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The Sources of U.S. Conduct

IMAGINE AN EMPIRE with a massive security sector, one barely accountable to the democratic will. This coercive system, though appearing self-perpetuating, represents an elite echelon’s efforts to protect and consolidate power. It employs so many people that its maintenance and funding is necessary, not because of the dictates of national security, but simply to keep all its workers from becoming “superfluous.” With a repressive apparatus notorious for its abuses, this security sector fosters the very domestic opposition it is designed to combat.

This outline, to some readers, may sound similar to the military-industrial complex—and its cognate prison-industrial complex—in the United States today. But this description actually comes from George Kennan’s foundational article “The Sources of Soviet Conduct,” which appeared in Foreign Affairs, under the byline X, in 1947. Kennan, perhaps more than anyone else, shaped the rhetoric of the Cold War in a way that made it seem preordained, inevitable. He is most often remembered for calling out the supposedly innate qualities of Russian culture—spiritual deprivation, cynicism, and conformity—upon whichcommunist ideology had been grafted. This combination, he argued, was destined to conflict with the innate qualities of Americanism—its freedom of worship, its emphasis on individuality, and its support of business. But the dominance of the security sector was another persistent motif in Kennan’s work; he dedicated five paragraphs of “The Sources of Soviet Conduct” to the “organs of suppression.” Secret police lurked everywhere, the narrative went, and prisons were the Soviet Union’s primary feature. By 1953, under Joseph Stalin, 2.6 million people were locked up in the gulag and over 3 million more were forcibly resettled—a total of around 3 percent of the population kept under state control. Kennan’s point, like those of other foundational Cold War tracts, was clear: unlike the United States, the Soviet Union was brutally repressive.

The idea that fundamental differences in approaches to incarceration drove the conflict between the United States and the Soviet Union strikes an odd chord from the vantage of 2018. Today 2.3 million people are locked up in the United States, and an additional 4.5 million are on parole or probation, for a total of around 2 percent of the population under state control. But while much has been written about how legal changes and racial politics led to the carceral state, it is also helpful to see how Cold War confrontation further contributed to the United States’ own gulag.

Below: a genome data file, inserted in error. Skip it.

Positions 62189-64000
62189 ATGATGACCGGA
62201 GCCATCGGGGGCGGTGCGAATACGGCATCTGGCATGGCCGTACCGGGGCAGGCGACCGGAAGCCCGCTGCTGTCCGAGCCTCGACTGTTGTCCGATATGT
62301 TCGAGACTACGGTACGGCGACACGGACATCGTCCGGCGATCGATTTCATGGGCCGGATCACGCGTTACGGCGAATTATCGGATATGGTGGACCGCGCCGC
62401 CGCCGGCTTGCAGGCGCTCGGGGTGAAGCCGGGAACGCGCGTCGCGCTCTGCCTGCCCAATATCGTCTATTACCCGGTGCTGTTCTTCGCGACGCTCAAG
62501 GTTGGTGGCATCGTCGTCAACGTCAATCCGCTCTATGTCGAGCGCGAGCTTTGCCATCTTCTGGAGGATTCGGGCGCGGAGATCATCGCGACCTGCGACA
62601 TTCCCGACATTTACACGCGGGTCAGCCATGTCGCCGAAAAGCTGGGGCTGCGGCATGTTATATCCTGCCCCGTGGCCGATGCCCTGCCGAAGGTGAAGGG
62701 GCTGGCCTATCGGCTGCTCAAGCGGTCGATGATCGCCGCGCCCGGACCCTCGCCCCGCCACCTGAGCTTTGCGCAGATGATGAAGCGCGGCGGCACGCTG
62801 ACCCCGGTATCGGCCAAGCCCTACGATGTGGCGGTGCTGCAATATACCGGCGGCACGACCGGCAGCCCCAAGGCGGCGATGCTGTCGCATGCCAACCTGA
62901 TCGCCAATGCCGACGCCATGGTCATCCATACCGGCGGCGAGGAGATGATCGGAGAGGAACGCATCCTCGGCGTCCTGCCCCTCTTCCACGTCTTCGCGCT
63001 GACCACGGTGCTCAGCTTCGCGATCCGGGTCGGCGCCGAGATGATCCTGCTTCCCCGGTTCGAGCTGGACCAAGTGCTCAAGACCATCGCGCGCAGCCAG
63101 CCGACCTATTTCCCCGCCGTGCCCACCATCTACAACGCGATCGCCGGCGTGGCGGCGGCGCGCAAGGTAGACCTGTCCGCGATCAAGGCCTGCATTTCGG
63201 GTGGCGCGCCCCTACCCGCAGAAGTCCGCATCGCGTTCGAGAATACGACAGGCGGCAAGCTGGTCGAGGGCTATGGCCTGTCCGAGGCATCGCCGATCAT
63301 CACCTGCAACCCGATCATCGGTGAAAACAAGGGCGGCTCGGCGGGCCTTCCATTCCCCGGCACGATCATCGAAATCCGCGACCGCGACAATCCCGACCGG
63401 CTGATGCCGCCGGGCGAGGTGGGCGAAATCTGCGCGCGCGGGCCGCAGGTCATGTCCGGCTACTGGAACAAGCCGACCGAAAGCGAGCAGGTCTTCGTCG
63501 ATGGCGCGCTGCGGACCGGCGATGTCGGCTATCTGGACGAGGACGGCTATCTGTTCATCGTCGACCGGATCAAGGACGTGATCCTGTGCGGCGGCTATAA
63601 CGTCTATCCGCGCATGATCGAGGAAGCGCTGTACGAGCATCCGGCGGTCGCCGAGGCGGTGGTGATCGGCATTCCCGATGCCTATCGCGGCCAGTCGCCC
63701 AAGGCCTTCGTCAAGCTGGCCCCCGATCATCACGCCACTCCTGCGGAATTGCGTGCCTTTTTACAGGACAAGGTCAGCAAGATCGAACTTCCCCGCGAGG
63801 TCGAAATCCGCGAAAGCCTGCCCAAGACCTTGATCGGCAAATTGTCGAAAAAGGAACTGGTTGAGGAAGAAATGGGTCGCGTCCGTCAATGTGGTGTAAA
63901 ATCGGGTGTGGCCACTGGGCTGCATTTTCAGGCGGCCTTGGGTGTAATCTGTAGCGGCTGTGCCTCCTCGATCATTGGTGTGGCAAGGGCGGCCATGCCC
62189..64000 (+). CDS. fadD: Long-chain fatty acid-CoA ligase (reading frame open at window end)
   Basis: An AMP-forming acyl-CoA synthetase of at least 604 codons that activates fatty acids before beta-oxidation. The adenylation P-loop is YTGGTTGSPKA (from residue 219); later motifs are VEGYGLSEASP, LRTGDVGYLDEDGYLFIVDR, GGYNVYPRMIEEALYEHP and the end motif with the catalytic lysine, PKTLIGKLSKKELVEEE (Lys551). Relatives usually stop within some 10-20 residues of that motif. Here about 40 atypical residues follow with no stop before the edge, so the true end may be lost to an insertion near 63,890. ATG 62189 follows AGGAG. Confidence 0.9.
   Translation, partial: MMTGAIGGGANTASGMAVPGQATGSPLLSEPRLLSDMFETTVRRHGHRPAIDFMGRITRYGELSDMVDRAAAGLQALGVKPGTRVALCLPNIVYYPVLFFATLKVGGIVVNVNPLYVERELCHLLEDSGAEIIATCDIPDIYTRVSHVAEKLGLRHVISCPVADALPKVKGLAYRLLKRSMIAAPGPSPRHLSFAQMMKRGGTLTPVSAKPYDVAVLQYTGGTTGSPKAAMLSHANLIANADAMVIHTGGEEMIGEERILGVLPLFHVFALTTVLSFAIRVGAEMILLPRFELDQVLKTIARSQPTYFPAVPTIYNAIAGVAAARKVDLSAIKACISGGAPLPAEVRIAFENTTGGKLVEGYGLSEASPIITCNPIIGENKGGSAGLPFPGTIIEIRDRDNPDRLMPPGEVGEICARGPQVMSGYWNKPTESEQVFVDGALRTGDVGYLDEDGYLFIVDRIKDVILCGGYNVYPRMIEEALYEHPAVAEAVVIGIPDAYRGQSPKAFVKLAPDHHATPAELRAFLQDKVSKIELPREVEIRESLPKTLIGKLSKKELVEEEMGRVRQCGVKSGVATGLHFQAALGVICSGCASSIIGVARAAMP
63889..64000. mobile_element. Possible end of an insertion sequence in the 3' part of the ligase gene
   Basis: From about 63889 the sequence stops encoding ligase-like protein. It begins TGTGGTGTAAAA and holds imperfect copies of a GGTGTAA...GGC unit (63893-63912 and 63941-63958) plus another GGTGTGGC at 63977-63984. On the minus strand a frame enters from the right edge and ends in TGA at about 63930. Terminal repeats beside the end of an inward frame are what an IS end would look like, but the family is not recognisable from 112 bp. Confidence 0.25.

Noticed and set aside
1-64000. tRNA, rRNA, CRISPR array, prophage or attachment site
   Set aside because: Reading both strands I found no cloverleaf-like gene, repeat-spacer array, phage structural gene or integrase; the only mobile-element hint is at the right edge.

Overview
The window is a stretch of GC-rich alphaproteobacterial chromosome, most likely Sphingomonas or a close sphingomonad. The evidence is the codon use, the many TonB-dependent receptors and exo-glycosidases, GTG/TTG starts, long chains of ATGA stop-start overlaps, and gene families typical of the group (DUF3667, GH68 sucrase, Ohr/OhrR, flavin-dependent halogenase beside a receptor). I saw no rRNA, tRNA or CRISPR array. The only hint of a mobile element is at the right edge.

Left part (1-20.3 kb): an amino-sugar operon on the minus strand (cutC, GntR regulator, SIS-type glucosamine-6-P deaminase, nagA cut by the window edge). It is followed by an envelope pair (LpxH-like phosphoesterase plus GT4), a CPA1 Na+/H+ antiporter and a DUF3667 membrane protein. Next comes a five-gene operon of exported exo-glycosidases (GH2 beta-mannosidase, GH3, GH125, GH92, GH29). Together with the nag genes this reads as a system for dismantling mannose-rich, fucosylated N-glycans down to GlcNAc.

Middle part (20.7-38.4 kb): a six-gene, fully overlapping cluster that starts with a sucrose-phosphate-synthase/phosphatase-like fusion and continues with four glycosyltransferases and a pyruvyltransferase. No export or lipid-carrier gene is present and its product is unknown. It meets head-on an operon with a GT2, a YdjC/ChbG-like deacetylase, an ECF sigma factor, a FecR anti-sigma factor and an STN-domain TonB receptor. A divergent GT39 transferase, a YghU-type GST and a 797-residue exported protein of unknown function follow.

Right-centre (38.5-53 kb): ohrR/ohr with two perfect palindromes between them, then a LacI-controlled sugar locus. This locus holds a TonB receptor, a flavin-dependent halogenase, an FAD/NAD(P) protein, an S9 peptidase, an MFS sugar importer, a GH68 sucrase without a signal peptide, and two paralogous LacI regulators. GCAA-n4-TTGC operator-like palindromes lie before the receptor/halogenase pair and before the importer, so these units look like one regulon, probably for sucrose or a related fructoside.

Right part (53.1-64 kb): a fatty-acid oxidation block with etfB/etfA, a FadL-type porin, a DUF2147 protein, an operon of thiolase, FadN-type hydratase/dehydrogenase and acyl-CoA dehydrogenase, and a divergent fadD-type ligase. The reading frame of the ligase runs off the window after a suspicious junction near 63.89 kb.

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Find the complete article and many more in this issue of Boston Review - Evil Empire (Fall 2018)
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About Boston Review

Paperback, 128 pages “All history,” writes Maximillian Alvarez in his contribution to this issue, “is the history of empire—a bid for control of that greatest expanse of territory, the past.” Evil Empire confronts these histories head-on, exploring the motivations, consequences, and surprising resiliency of empire and its narratives. Contributors grapple with the economic, technological, racial, and rhetorical elements of U.S. power and show how the effects are far-reaching and, in many ways, self-defeating. Drawing on a range of disciplines—from political science to science fiction—our authors approach the theme with imagination and urgency, animated by the desire to strengthen the fight for a better future. Featuring Nikhil Pal Singh, Arundhati Roy interviewed by Avni Sejpal, Roxanne Dunbar-Ortiz, Yuri Herrera translated by Lisa Dillman, Pankaj Mishra interviewed by Wajahat Ali, Frank Pasquale, Adom Getachew, Maximillian Alvarez, Jeanne Morefield, Michael Kimmage, Stuart Schrader, Marisol LeBrón, and Mark Bould.

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